- Boy Hook
- Character Development
- Fantasy Writing
- Grades 3-5
- Grades PreK-2
- Graphic Novel
- HIstorical Fiction
- Informational Writing
- Inspiring Writers
- Narrative Writing
- Opinion Writing
- Personal Narrative
- Procedural Writing
- Realistic Fiction
- Search for and Use Information
- Small Moment
- Strong Endings
- Strong Female
- Strong Lead
Saturday, May 2, 2015
By Soyung Pak
Illustrated by Susan Kathleen Hartung
Award: Ezra Jack Keats Book Award
dear juno is a tender story of a young (pre) writer communicating to his grandmother, who lives in Korea and who only speaks and writes Korean. The young boy doesn’t read Korean.
At the beginning of the story, Juno has received a letter. He uses all kinds wonderful clues from the way the envelope looks to know that it has come from his grandmother in Korea. He tries to patiently wait for his parents to finish the dishes before he asks to read it to him. Curiosity gets the most of him and he goes ahead and opens the letter—-which is written all in Korean hangul. However, a picture of his grandmother is included as well as a pressed flower.
Juno finds his parents so that they can read the letter to him—-but he already knows some of Grandmother’s news!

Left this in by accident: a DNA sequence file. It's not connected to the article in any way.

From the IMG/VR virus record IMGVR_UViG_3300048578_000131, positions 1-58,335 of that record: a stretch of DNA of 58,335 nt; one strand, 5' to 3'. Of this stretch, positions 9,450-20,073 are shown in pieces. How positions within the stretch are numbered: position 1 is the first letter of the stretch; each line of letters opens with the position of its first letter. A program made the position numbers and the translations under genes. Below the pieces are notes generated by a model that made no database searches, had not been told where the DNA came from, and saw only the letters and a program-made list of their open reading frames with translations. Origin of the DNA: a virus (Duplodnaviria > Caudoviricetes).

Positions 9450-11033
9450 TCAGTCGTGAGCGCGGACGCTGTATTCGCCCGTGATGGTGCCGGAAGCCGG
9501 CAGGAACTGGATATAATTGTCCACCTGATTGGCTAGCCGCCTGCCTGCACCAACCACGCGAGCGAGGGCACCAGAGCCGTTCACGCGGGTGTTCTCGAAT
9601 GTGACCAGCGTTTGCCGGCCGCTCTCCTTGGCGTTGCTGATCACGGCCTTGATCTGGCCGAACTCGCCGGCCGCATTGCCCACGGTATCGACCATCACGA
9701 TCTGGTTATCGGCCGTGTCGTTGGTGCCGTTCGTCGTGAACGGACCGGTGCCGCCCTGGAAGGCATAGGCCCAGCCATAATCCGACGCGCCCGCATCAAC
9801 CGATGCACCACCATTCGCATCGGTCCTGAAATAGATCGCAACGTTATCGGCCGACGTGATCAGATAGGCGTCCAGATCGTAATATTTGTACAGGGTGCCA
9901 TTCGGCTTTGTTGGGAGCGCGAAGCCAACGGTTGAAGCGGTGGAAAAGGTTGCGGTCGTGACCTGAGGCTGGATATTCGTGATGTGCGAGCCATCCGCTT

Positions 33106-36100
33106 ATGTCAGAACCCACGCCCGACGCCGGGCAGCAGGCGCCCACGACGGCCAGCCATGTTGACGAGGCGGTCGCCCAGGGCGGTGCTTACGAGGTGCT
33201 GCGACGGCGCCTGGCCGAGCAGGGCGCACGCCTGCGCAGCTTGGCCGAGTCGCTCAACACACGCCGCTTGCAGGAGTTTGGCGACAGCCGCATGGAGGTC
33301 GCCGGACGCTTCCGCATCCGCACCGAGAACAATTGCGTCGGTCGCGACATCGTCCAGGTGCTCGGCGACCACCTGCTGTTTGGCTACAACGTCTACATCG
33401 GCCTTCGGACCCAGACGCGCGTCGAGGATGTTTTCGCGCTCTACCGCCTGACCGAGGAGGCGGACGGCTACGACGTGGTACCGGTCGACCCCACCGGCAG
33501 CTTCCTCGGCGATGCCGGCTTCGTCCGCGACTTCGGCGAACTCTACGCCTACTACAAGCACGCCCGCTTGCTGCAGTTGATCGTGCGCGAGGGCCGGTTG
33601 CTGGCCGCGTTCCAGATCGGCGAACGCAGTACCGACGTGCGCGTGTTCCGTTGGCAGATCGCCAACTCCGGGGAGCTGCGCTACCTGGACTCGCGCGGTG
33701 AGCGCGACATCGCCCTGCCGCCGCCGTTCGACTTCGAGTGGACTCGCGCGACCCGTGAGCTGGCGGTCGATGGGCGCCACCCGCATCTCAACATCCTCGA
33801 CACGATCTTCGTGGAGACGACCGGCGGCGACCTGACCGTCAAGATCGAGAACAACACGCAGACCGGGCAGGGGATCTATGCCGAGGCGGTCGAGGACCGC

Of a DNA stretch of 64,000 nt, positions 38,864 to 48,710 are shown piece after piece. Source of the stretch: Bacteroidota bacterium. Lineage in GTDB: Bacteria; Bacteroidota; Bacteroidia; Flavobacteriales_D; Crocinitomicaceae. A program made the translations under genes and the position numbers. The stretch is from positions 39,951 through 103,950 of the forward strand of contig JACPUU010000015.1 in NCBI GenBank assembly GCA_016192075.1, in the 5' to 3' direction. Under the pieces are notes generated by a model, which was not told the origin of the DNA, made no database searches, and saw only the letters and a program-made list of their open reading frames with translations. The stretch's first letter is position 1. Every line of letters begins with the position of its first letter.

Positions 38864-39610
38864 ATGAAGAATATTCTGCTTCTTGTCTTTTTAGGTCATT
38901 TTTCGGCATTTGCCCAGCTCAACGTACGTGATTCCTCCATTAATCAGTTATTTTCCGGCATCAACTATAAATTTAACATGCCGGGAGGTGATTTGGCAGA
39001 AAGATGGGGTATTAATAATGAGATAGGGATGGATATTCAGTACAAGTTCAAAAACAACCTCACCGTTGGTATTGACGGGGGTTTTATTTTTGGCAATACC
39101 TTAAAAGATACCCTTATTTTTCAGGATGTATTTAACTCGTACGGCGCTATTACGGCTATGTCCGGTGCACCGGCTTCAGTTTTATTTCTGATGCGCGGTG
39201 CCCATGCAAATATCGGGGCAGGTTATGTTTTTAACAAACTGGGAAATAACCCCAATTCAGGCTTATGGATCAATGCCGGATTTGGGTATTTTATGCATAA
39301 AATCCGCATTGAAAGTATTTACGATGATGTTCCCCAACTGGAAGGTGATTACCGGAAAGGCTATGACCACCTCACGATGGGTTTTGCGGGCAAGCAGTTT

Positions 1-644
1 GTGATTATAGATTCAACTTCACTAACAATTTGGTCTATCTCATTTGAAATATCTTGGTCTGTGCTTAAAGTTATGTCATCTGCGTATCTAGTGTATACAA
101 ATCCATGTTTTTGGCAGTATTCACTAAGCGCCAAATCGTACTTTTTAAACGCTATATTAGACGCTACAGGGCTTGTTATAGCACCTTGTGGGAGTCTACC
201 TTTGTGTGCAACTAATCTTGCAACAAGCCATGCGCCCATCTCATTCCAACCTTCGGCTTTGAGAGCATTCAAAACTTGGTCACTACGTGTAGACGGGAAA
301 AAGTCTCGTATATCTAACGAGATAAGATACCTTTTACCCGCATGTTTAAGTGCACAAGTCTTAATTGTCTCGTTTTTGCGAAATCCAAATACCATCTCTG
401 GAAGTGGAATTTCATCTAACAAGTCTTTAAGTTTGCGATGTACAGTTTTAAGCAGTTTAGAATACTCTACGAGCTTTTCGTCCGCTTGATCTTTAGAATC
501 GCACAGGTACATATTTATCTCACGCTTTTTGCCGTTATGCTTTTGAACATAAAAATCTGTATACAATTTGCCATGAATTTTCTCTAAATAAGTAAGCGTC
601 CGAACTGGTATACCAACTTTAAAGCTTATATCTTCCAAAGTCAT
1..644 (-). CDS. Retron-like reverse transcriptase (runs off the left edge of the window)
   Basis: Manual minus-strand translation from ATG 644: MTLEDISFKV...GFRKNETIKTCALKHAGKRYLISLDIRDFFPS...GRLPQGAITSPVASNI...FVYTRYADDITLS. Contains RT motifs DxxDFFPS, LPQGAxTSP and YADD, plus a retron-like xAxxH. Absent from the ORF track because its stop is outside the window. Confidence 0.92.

Favorite lines from the book:
“Grandma has a new cat,” Juno said as he handed the letter to his mother. “And she is growing red and yellow flowers in her garden.”
“How do you know that she has a new cat?” Juno’s father asked.
“She wouldn’t send me a picture of a strange cat, “ said Juno.
Juno later decides to ‘write’ to Grandma. He draws three big pictures of things happening in his life and sends her a big leaf from their oak tree. Grandma sends back a big package with a toy airplane in it and Juno knows his grandmother is coming for a visit!
Another favorite line at the end of the story:
“And when he dreamed that night, he dreamed about a faraway place, a village just outside of Seoul, where his grandmother, whose gray hair sat on top of her head like a powdered doughnut, was sipping her morning tea.”
Suggested Uses as a Mentor Text:
Book Genre: Realistic Fiction
Reading Workshop strategies: Inferring, Predicting, Connecting,
Writing Workshop: Narrative Writing
Curricular Themes: Beginning writer, Diversity/We Need Diverse Books, intergenerational / family relationships
Suggested mentor use for these grade levels: PreK-Grade 2
Information about Soyung Pak: http://www.scholastic.com/teachers/contributor/soyung-pak